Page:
Hungry, Hungry HiPos

‘Tis the season for performance appraisals, evaluations, and incentive bonuses. And whether you like them or not, whether they fall into the pro or the con side of your list, performance management programs are generally a part of most organizations.

Sure some of them work.  Many of them don’t. And some of them work, but not in the way they were expected to.  Kind of like the employees they are meant to review.

I am not interested in going a round on whether your organization, or any organization should have a formal,  prescriped and likely biased way of rewarding…I mean incentivizing your employees.  What I wanted to hash out is the golden snitch of performance: the HiPo.

Snitch_2

Can we pause for one second so that I can just point out how the term (and spelling of) HiPo is so obnoxious.  It’s about as annoying as people who text ”k” instead of “ok”. Seriously.

So for the remainder of this post, I will refer to HiPos as high-potentials. Sure it will make the post a little longer, but I am sure you will agree, it will make it slightly less nauseating.

High potentials are what most managers dream of finding.  Even better is a high potential that is nurtured from obscurity. Like the undiscovered and untapped star player that all the other coaches overlooked…under the tutilage and guidance of the new manager…behold the high potential that evolves into a high peformer – the trifecta of “aspiration, ability and engagement”

Of course, there is a change that labelling the employee as high potential might actually be a kiss of death…after all, there is no guarantee that they will achieve this potential.  That is if you actually tell the employee.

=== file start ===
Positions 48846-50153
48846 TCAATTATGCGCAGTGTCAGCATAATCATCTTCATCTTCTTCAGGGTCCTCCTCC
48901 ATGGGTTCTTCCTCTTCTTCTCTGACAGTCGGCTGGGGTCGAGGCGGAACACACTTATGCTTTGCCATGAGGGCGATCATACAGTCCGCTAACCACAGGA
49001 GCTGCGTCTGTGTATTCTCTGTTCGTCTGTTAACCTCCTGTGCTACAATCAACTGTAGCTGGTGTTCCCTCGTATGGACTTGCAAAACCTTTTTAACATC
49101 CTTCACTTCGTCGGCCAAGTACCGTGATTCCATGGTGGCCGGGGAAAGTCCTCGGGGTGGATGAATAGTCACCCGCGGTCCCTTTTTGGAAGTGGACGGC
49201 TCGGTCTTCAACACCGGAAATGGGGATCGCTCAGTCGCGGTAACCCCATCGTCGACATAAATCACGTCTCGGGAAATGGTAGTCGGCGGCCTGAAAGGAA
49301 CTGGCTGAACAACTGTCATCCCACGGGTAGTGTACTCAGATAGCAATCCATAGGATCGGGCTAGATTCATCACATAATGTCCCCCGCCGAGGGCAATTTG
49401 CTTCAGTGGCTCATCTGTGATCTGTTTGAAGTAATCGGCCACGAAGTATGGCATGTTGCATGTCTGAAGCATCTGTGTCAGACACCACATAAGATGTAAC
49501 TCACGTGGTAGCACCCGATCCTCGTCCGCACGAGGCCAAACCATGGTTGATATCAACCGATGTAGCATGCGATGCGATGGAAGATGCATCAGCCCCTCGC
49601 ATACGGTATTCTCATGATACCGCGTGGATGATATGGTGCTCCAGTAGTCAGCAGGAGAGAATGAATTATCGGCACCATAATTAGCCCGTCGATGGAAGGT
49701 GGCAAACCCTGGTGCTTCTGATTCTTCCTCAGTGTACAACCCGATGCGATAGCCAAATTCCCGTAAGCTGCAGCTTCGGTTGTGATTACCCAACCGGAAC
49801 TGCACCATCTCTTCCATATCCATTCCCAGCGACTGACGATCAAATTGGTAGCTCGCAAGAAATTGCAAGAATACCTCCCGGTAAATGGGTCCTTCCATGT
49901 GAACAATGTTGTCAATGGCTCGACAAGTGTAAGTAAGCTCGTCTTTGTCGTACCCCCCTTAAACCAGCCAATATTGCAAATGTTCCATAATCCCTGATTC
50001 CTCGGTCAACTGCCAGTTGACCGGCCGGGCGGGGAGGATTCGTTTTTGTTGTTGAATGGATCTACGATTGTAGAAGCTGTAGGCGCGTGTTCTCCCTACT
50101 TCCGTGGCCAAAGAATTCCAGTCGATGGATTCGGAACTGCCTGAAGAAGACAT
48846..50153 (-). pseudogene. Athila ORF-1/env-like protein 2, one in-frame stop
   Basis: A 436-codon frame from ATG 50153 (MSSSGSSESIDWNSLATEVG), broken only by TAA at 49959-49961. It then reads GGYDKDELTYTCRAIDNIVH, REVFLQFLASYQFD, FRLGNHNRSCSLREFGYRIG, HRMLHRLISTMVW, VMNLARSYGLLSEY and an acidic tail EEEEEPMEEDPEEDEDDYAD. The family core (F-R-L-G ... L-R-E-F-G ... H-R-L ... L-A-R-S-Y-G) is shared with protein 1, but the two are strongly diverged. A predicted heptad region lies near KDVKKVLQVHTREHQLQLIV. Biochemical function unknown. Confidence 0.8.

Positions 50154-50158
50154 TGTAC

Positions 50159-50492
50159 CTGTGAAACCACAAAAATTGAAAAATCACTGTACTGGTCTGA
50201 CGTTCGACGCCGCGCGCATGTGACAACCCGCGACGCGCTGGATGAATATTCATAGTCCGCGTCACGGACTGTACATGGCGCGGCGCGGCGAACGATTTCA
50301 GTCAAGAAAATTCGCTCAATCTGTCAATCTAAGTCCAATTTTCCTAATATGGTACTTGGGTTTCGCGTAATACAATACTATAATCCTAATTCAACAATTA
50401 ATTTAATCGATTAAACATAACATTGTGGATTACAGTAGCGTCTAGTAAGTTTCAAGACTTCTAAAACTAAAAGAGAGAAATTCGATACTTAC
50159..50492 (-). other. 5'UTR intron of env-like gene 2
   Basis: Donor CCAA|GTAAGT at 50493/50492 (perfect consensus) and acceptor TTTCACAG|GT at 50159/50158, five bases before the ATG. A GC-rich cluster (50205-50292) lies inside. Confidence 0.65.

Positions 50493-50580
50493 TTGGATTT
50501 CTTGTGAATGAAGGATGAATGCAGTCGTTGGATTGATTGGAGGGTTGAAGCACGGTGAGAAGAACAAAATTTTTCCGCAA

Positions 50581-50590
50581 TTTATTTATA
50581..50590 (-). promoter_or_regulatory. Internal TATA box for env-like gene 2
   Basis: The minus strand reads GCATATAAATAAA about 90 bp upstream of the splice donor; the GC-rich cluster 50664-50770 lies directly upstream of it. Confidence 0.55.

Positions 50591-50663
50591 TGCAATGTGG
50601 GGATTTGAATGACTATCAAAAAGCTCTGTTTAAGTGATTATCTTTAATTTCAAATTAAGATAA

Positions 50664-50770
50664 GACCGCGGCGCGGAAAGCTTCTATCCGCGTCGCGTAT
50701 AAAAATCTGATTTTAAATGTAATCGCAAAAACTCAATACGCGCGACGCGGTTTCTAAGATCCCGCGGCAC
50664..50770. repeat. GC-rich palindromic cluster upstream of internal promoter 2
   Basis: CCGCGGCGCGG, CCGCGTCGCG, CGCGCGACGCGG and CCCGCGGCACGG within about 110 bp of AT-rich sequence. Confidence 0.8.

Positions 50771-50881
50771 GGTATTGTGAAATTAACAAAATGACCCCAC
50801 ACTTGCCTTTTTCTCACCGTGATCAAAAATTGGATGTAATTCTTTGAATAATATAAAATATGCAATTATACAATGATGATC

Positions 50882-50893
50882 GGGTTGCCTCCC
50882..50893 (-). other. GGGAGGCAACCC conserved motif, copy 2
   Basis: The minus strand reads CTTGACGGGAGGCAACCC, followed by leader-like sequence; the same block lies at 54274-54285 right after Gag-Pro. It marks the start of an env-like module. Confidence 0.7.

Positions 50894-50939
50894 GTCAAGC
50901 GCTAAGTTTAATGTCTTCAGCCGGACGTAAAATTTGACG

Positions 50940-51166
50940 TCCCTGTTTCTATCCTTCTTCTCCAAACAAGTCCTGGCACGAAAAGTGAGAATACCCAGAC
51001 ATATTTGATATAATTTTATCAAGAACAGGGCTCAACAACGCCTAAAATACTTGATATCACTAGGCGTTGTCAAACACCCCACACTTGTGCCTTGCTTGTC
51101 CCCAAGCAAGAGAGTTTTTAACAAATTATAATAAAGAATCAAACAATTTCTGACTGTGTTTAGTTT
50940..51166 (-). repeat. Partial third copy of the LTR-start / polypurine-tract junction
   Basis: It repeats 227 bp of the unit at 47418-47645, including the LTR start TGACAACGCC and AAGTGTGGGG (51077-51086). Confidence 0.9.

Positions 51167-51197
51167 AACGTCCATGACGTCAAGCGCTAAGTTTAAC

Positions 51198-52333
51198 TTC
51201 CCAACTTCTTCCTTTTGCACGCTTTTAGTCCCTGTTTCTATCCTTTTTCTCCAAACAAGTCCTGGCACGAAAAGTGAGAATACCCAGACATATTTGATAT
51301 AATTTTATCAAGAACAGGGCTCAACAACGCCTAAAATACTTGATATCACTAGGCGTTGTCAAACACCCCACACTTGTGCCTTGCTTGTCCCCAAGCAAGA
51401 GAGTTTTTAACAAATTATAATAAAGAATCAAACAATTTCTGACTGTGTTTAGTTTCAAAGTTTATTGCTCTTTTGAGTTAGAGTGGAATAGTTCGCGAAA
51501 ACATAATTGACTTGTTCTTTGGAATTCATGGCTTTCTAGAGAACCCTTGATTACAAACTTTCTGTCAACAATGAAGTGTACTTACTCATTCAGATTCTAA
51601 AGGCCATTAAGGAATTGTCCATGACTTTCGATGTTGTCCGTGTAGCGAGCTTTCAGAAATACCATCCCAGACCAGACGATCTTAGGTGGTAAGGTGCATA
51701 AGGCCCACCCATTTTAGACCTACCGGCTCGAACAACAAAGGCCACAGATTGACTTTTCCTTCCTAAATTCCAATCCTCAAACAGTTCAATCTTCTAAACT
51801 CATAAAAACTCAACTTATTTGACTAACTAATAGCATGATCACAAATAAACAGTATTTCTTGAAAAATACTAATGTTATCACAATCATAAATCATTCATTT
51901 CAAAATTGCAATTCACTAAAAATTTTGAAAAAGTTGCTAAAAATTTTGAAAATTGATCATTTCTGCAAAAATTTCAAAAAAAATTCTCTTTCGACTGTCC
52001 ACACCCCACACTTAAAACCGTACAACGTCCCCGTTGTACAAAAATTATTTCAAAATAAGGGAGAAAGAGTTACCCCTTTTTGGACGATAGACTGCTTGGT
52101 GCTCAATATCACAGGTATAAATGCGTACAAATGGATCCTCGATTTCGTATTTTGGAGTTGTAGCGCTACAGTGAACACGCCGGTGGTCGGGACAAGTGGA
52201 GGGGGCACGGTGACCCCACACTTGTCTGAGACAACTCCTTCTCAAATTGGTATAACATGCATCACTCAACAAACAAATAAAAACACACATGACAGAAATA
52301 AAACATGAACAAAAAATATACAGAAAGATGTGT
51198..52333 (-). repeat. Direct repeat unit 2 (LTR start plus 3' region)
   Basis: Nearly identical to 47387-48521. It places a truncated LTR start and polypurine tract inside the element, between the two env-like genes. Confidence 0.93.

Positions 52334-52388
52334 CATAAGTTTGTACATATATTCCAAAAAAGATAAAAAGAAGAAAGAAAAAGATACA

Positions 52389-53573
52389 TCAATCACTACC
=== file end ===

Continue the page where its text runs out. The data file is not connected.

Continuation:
There’s an interesting dynamic at play in many organizations that strive to be high performing.  There is a struggle between relying  on the consistent high performers to deliver their characteristic high quality work and giving those select few high potentials an opportunity to take shine and possibly go in a new direction.

The risk that comes with going beyond identying someone on a succession chart and giving potential an opportunity to become reality can leave a manager (or organization) vulnerable.

However, there is also risk that comes with not being open to potential which can leave a manager (or organization) vulnerable.

Ultimately, you need to decide whether you feed your high potential or do leave it hungry?

 

 

 

Advertisements

Every day is performance review day

download

When I was a kid I remember asking my parents why, if there was a Mother’s Day and a Father’s Day, was there no Kid’s Day.  I’m sure you can all predict what there answer was…because it’s the same thing I said to my kids when they asked the same question: EVERY DAY is Kid’s Day.

I’m sure that answer was unsatisfying and ridiculous to my kids as it was to me.  I mean, what does that mean?!  Every day is kids’ day..whatever.

But I can see the wisdom in this answer because since then I’ve basically applied it to other areas – like Performance Reviews.  No wait, don’t bail on me now…keep reading.  I know that performance reviews  are pointless wastoids of our time. Sure they are unreliable, prescriptive and limiting.  I get it that they are insincere, guilt-inducing and just pieces of paper.

But think about why this is. Maybe it’s because they are only done once a year.

Kind of like that card you whipped up on lined writing paper using pencil crayons for your mom the night before Mother’s Day because you realized that,despite the fact that you didn’t want to buy into the commercialism of Mother’s Day brought to you by Hallmark, you couldn’t ignore it.  Guilt wins out and you go through the motions.

But what if you eschewed the one day “celebration” and made it a weekly habit? You know, called your mom, stopped rolling your eyes, and hung out with her.  Then maybe you wouldn’t feel obligated to compensate for a year’s worth of negligent behaviour on one defined day.

So it goes with performance reviews.  I mean, who told you that you could only do it on one day, the deadline for submitting review reports?  No one.  I dare you to find me an HR team or organization that has actually advised you to only review your employee once a year.  I double-dare you.

So stop bitching about the “process” and time-consuming “paperwork” that you have to fill out and commit to give feedback on performance all the time.

After all, EVERY DAY should be performance review day.

(Image:timemanagementninja.com)